Again, frankly, this is one of the things that has me greatly concerned. I'm disgusted, but to answer your question at the core, it is the narcissistic term we've had. We're all such -- we've become narcissists that we are hurt to our core, we feel so tiny and little inside. Get over it. Get some grit. Let's get going here. Let's solve problems.

I want everybody to join me in the radical middle where we resolve things pragmatically and we share ideas and value the First Amendment and let's get on with business. Come on now.

GUTFELD: You know what you're talking about too is that if you eliminate that step between anger and violence, which is dialogue.


PINKSY: It's all right.

GUTSELF: It's that's all that's left is violence. And it is almost as if these folks want that. They actually want the violence. And they would probably lose.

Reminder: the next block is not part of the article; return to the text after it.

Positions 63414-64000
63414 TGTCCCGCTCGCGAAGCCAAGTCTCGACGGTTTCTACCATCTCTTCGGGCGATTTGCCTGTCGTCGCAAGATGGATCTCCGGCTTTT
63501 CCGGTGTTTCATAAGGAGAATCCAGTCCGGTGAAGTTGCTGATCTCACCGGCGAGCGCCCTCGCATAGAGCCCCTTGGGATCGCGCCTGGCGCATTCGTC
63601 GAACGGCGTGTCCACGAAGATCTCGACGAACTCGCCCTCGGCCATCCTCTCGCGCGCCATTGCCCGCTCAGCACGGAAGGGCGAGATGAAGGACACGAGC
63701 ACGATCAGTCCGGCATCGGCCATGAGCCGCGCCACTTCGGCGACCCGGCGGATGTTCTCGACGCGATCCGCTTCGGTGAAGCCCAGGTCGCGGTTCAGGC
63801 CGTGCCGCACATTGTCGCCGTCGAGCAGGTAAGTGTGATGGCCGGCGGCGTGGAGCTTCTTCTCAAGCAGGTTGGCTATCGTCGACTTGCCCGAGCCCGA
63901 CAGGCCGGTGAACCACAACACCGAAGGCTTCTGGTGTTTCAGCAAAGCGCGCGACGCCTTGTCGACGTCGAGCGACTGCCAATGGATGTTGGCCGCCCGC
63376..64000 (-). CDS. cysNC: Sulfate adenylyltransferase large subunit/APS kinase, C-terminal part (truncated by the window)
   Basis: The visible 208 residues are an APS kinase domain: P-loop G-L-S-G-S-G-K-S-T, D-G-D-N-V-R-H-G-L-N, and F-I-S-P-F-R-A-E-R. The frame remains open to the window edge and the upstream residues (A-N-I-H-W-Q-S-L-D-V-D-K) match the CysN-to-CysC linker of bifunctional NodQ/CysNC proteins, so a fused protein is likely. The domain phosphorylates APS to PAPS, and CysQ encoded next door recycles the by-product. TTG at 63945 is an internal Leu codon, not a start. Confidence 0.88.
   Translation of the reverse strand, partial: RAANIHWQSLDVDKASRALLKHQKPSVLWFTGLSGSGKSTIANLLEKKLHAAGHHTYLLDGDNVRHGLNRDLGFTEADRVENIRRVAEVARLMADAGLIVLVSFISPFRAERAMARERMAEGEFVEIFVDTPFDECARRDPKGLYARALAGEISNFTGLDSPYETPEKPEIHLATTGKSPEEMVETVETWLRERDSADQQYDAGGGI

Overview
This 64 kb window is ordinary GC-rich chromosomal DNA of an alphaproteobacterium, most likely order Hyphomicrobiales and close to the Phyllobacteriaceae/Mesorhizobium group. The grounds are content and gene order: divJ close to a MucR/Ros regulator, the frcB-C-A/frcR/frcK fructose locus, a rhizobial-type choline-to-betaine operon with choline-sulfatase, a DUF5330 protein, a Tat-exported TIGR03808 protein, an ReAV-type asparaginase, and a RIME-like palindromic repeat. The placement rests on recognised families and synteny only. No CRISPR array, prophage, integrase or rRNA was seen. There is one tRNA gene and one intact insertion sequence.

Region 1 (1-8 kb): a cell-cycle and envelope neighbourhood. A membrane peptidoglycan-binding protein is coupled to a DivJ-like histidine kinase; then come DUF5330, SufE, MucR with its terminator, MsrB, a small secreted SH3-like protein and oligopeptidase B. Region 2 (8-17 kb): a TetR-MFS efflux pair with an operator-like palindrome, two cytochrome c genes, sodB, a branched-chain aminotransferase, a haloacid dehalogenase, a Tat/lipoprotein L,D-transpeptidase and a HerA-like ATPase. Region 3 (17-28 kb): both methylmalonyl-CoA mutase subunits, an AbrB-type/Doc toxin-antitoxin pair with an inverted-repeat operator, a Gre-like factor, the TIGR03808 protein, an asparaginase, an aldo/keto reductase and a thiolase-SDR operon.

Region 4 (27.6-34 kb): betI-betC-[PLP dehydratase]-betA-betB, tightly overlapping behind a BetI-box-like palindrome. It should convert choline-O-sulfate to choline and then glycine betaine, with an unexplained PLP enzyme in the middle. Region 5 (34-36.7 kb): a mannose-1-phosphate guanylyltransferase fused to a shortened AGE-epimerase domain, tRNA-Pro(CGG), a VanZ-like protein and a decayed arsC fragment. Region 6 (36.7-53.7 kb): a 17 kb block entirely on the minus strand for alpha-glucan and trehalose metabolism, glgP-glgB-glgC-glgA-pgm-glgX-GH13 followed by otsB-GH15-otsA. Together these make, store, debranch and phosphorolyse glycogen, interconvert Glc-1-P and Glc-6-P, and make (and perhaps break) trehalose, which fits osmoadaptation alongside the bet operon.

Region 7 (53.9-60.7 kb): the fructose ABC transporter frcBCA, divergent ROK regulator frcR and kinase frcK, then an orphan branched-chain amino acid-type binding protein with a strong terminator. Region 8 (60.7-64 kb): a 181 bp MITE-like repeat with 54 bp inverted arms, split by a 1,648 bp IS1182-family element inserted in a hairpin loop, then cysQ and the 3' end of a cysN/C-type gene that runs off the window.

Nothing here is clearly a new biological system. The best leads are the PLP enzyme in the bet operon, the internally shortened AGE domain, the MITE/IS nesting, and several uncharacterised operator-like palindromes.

PINSKY: It's a weird projection of their own internal violence if they are afraid. It's their own violence, their own anger. And you know, Lauren pointed that out, that at the end, what do they do? They violently attack somebody who was just trying to talk.

GUTFELD: Exactly.

PINSKY: Ridiculous.

GUTFELD: All right, I'm so angry I could hit somebody over violence. Still to come, does the universe exists where we all can live forever? The most incredible scientific discovery since the punk arts. Next.

GUTFELD: Is there a portal to make you immortal? A Berkeley mathematician claim to have found a special type of black hole that you could pass through without being ripped into little pieces. But there is a catch, your paths would evaporate and you'd be trapped in a parallel universe with an infinite number of futures.